- Start date: 1 May 2009
- End date: 30 June 2009
- Co-investigators: Professor Ian Cram
The future shape and content of human rights legislation is a live policy issue across all the main political parties in the UK. A Joint Committee on Human Rights (JCHR) report in August 2008 revealed that each of the main political parties proposes distinctive reforms to the protection of human rights in the UK. A Joseph Rowntree survey in 2006 indicated that 77% favoured a British Bill of Rights to protect individual freedom.
Whilst consensus exists on this point, agreement breaks down over the nature and purpose of reforms: there is much debate on the types of rights to be protected in any future British Bill, the future for the Human Rights Act, and the impact of any reforms on the relationships between the executive, Parliament and the courts. These were the subjects of debate at a major international research workshop, entitled “After the Human Rights Act”: Problems and Perspectives.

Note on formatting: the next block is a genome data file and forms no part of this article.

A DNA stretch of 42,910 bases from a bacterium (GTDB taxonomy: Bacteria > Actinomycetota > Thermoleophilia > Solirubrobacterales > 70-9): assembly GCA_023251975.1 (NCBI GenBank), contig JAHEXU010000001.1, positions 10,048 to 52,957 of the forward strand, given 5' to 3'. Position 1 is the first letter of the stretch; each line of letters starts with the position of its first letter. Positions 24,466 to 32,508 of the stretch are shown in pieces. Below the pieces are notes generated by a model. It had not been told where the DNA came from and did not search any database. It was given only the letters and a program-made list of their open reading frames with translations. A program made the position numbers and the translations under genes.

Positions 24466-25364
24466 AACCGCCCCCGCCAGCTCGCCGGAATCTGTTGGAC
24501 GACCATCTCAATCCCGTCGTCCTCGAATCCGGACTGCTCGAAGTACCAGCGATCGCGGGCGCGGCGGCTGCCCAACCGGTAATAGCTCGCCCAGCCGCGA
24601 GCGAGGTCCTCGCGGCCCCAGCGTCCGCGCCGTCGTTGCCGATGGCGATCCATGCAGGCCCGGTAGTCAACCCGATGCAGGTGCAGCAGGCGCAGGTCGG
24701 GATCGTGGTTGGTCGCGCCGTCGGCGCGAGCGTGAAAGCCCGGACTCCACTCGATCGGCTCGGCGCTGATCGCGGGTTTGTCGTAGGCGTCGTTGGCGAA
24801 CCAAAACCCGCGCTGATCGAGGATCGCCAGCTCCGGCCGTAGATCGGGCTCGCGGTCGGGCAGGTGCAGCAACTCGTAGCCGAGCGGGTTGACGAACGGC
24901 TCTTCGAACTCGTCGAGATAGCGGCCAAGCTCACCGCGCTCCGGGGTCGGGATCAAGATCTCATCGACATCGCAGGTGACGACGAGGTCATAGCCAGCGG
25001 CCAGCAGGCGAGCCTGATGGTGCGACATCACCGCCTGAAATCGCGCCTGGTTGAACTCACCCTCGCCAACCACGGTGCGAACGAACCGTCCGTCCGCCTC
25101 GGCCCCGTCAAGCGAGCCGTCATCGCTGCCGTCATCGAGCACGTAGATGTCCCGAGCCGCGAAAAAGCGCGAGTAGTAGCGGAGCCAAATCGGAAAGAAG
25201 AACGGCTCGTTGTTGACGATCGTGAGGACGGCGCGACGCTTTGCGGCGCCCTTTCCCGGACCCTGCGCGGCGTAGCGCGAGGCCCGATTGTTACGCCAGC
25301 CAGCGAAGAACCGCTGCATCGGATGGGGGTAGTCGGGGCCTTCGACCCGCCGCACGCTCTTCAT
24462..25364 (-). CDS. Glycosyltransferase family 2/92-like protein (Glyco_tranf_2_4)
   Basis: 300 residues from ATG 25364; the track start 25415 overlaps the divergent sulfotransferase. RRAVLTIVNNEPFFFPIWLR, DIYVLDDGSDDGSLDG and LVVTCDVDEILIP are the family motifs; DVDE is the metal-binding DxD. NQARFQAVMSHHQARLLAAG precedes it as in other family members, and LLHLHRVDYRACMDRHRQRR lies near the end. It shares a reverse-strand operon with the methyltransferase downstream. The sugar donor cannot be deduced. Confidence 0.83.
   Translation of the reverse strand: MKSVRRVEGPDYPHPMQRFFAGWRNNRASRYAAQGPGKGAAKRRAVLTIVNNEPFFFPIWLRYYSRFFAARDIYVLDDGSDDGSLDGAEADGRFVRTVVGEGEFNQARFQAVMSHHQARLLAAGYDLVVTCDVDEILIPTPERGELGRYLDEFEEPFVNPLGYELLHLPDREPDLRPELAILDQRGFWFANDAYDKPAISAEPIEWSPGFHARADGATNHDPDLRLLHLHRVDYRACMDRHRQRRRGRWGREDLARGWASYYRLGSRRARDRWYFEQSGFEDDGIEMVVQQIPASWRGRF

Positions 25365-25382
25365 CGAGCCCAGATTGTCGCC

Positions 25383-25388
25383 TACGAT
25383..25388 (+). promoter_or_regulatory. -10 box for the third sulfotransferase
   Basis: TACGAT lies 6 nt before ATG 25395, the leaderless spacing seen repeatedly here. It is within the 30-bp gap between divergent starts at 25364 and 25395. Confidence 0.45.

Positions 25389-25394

The aim of the workshop was to engage with the debates around reform of the Human Rights Act 1998, specifically to bring together policy makers, pressure groups, lawyers and other interested parties to deliberate on the purpose, nature and extent of any reform.
- Edward Garnier QC, MP, Shadow Minister for Justice - Paper (PDF);
- John Wadham, Group Director, Legal at the Equality and Human Rights Commission;
- Professor Kent Roach (Toronto) - Paper 1 (PDF) and Paper 2 (PDF);
- Daniel Moeckli (Zurich);
- Professor Sandra Fredman (Oxford);
- Jeff King (Oxford);
- Alison Young (Oxford) - Paper (PDF); and
- Edward Adams Head of the Human Rights Division, Ministry of Justice.